Element History - Brief Review Private8 months ago - عقارات للاجار - مكة - 54 views
Tungsten is a heavy metallic element, a member of the third series of transition metals. It has the symbol W, its atomic number is 74, and its atomic weight is 183.85. The name is derived from the Swedish tung sten, meaning “heavy stone.” Tungsten is also known as wolfram, from WOLFRAMITE, the mineral from which the element was first recognized by the English chemist Peter Woulfe in 1779. The metal was first isolated in 1783 by Spanish scientists Jose and Fausto d’ElhuyaTungsten plate sheet is isostatically pressed and sintered from our high purity tungsten powders to compact ingots by powder metallurgy. Following the powder metallurgy is a series of further deformations and heat treatments until the required products are finished. We are now capable of machining tungsten plate and sheet with a range of thickness from 3.15 inches (80 mm) to less than 0.004 inches (0.1 mm).
CHEMETAL USA is a recognized manufacturer and supplier of high quality tungsten plate and tungsten sheet. Every tungsten plate we supply is under stringent quality control at every stage of production, including the rolling, annealing, surface treatment and a series of tests. Thanks to our experience and capacity in the field of milling tungsten product, we can always guarantee that our customers receive high-performance tungsten plate products with exceptional purity, roughness, dimension, flatness and surface condition.
Zirconium is abundant in S-type stars in which heavier elements are formed by neutron capture. Traces of the element are also present in the Sun, and rock brought back from the moon was found to have a surprisingly high zirconium content.
r through the reduction, by means of charcoal, of the tungstic acid found in wolframite.
Hafnium is dispersed in Earth’s crust to the extent of three parts per million and is invariably found in zirconium minerals up to a few percent compared with zirconium. For example, the minerals zircon, ZrSiO4 (zirconium orthosilicate), and baddeleyite, which is essentially pure zirconium dioxide, ZrO2, generally have a hafnium content that varies from a few tenths of 1 percent to several percent. Altered zircons, like some alvites and cyrtolites, products of residual crystallization, show greater percentages of hafnium (up to 17 percent hafnium oxide in cyrtolite from Rockport, Mass., U.S.). Commercial sources of hafnium-bearing zirconium minerals are found in beach sands and river gravel in the United States (principally Florida), Australia, Brazil, western Africa, and India. Hafnium vapour has been identified in the Sun’s atmosphere.
Why Can Molybdenum Wire Cut Metal?
Many people have heard of wire cutting, and the molybdenum wire cutting is also a kind of wire cutting. Then why can molybdenum wire cut metal? Many people may think that molybdenum wire cutting is to cut metal with a molybdenum wire, just like sawing wood with a saw. In fact, this is not the case. So in this article, we’ll try to find out the reason why molybdenum wire can cut metal. But first of all, let’s figure out what are molybdenum and molybdenum wire.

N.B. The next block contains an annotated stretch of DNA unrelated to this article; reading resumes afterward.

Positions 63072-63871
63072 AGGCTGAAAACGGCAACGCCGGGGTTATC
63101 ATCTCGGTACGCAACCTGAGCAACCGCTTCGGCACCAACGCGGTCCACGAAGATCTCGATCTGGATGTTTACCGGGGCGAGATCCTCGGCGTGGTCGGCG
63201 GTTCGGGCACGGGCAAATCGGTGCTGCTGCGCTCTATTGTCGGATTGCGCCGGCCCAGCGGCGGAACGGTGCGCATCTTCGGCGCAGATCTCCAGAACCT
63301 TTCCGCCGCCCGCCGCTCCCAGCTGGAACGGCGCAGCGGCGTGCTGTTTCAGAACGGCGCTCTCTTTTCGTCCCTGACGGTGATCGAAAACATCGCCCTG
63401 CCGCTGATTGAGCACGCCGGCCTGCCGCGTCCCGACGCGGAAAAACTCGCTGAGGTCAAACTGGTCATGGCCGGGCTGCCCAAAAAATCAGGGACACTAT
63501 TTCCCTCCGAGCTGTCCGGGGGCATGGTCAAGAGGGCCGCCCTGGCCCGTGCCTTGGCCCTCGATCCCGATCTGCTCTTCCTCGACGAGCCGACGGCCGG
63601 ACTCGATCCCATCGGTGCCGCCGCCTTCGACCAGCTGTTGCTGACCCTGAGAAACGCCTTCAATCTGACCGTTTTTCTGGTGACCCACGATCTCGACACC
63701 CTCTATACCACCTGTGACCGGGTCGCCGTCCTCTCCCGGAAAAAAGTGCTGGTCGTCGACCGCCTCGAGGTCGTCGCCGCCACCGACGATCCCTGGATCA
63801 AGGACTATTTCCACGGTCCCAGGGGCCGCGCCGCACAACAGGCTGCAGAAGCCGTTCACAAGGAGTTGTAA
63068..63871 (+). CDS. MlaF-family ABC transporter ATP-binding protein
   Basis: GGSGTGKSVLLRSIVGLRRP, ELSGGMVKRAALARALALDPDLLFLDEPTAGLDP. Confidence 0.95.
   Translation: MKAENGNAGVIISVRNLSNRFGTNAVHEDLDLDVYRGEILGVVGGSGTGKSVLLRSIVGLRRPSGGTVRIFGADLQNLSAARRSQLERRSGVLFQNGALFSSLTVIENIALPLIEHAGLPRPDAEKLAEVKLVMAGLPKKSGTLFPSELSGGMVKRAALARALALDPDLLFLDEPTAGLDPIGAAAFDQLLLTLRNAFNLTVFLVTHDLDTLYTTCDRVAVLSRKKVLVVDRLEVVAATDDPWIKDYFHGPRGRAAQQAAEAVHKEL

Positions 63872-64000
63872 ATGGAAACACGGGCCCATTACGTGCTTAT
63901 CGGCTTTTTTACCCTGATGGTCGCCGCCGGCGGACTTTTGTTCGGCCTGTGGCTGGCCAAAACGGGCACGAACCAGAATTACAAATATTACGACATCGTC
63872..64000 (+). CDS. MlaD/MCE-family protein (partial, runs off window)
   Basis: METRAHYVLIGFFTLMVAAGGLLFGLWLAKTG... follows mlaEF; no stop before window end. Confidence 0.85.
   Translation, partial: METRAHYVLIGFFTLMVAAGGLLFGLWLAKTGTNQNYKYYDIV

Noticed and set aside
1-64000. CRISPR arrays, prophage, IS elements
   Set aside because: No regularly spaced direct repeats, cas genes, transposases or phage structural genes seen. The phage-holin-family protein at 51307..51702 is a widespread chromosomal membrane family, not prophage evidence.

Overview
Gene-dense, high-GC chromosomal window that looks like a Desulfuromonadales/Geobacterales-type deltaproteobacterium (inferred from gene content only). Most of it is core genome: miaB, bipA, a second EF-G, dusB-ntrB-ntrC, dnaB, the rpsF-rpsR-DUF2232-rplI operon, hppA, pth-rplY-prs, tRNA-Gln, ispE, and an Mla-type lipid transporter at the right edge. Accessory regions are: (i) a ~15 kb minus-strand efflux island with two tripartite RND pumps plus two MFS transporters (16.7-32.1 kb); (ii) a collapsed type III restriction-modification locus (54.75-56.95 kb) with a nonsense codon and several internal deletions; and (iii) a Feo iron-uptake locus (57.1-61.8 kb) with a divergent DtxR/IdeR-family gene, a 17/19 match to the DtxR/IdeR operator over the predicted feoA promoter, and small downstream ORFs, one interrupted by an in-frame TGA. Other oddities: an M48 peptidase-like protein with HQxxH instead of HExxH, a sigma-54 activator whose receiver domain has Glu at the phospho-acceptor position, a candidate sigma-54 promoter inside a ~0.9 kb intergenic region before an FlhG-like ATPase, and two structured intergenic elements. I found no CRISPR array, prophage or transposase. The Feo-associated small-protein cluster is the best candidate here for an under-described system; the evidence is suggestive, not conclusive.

Molybdenum wire is a kind of metal wire made of molybdenum as the main component (above 99%) with a diameter between 0.02 mm and 0.2 mm. It has a tough texture and high tensile strength, mainly used for cutting workpieces in the industry. Molybdenum wires have high precision, low wire breaking rate, and fast processing speed, which can realize stable long time continuous processing. Molybdenum wires can not only process various metals, but also are widely used for lead wire, heating element, and so on.
NITINOL WIRE DESCRIPTION
Nitinol wire is a nickel-titanium alloy with super elasticity and shape memory properties. Shape memory refers to the ability of Nitinol to undergo deformation at one temperature, then recover its original, under formed shape upon heating above its transformation temperature. Super elasticity occurs at a narrow temperature range just above its transformation temperature; in this case, no heating is necessary to cause the under formed shape to recover, and the material exhibits enormous elasticity, some 10-30 times that of ordinary metal.
Niobium is a tough, shiny, silver-gray, soft, ductile metal that somewhat resembles stainless steel in appearance. Niobium is relatively low in density, yet can maintain its strength at high temperatures. It has excellent corrosion resistance to liquid metals, and can be easily fabricated into wrought products.
Commercial niobium alloy is relatively low in strength and extremely ductile, and can be cold-worked over 70% before annealing becomes necessary. The resulting ease of fabrication into complex parts combined with relatively low density frequently favors the selection of niobium alloys over other refractory metals such as molybdenum, tantalum, or tungsten.